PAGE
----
The Ultimate Juggling Act
Published22 October, 2021
Photo credit Tae Hoon Kim & Alia Youssef
What happens to mothers when childcare facilities are inaccessible? A look at the systemic shifts we need to fix a broken system.
When COVID-19 shut down much of the globe in the spring of 2020, media headlines were quick to point out how women were the hardest hit. With schools and childcare centres closed, women around the world struggled to juggle working or studying from home while simultaneously parenting little ones or managing the online schooling of their older children.
Here in North Vancouver, Nicole Israelov, a Capilano University student who was in her second-to-last term of the Diploma in Tourism Management International program, found herself in a dire situation. Losing childcare for her two children was devastating to her studies and had long-term repercussions for her career path and the development of her special needs son.
Before the shutdown, Israelov had both her now 5-year-old son and 3-year-old daughter at CapU’s Childcare Centre. When the centre was forced to shut down along with in-person classes, Israelov was left to complete her coursework online while also parenting. “I was struggling as a parent full time and a student full time,” she said. “I had no daycare, no help, no family members here or neighbours. And I couldn’t call a babysitter because of COVID.”
As an international student from Israel, Israelov was left to shoulder the childcare burden without a support network, while her husband, an IT worker at a construction company, was required to work longer hours than ever.
To make matters worse, Israelov’s son — who is autistic and non-verbal — lost access to his therapist, putting his development on the backburner. The shutdowns affected Israelov’s ability to study for tests and focus during her online classes. “I would be on mute with my children fighting in the background or needing attention or food,” she said. “Once they went to sleep, around 9 p.m., I’d sit down and study until 1 or 2 a.m. Then they’d wake up at 6 a.m. I’m still here to say it’s possible, but it was not easy.”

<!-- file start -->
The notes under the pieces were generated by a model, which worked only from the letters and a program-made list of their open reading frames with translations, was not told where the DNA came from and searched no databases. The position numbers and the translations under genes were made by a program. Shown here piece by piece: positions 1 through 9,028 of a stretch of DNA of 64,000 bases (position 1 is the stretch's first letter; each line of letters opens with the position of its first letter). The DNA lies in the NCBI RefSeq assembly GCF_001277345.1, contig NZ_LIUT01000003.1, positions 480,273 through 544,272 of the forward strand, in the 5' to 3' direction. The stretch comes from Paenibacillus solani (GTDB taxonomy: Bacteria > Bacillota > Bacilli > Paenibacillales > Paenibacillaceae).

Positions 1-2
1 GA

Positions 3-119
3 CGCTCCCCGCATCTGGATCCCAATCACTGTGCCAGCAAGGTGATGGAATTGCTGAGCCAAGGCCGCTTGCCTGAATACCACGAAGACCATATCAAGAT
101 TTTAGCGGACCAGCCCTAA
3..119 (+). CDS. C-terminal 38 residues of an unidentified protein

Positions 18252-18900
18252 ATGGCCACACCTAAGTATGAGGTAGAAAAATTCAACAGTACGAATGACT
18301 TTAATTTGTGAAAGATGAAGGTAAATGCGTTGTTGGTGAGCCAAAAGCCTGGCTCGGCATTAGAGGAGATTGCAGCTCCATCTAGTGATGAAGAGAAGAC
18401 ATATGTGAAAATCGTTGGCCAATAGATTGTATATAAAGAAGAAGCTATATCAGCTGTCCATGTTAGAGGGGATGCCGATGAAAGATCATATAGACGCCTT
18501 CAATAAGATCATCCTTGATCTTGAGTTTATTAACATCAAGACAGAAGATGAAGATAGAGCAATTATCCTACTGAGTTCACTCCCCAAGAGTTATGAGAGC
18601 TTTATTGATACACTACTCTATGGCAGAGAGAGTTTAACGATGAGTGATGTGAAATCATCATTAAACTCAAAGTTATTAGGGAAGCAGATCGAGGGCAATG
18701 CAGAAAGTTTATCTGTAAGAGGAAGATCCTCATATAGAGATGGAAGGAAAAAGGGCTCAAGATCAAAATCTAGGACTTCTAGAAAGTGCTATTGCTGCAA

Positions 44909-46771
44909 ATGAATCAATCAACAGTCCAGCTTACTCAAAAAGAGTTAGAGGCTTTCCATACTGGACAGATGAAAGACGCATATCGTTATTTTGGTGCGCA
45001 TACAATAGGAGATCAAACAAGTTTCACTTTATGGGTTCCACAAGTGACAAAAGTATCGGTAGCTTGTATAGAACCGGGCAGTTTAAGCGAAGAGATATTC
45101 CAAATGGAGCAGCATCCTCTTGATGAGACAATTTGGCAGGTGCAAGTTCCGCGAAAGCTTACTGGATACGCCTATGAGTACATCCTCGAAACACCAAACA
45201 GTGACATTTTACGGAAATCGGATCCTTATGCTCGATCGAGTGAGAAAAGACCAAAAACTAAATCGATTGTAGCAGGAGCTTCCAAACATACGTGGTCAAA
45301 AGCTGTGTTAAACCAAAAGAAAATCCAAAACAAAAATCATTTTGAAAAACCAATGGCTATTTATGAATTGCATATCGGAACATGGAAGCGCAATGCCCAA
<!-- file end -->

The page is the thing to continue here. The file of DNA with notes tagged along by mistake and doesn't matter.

Old problems, new solutions
Access to childcare was a problem long before the pandemic, particularly in B.C., where limited spaces and years-long waitlists have forced many families to either pay more than they can afford for premium services or forgo one person’s career and income — usually the mother’s — to raise the children.
“What COVID made visible was the fact that there is no infrastructure here,” said Kathleen Kummen, chair of the School of Education and Childhood Studies at CapU. “B.C. (and Canada) was noted by the OECD as having a patchwork system. Childcare functions as a market, and parents are the consumers, which is not how an education project needs to function,” she adds. “It fell apart [during COVID] because there was nothing in place to maintain it.”
B.C.’s childcare landscape is a marketplace of service providers – some licensed, others unlicensed, some based in centres, some based in homes – where the focus is ultimately on childcare over education. Kummen would like to see that shift. “How do we create spaces where children learn to live well and learn well with others?” she said.
She argues a publicly funded early childhood education system with a responsive curriculum, licensing and education requirements for staff would allow educators to shape future citizens in their early years.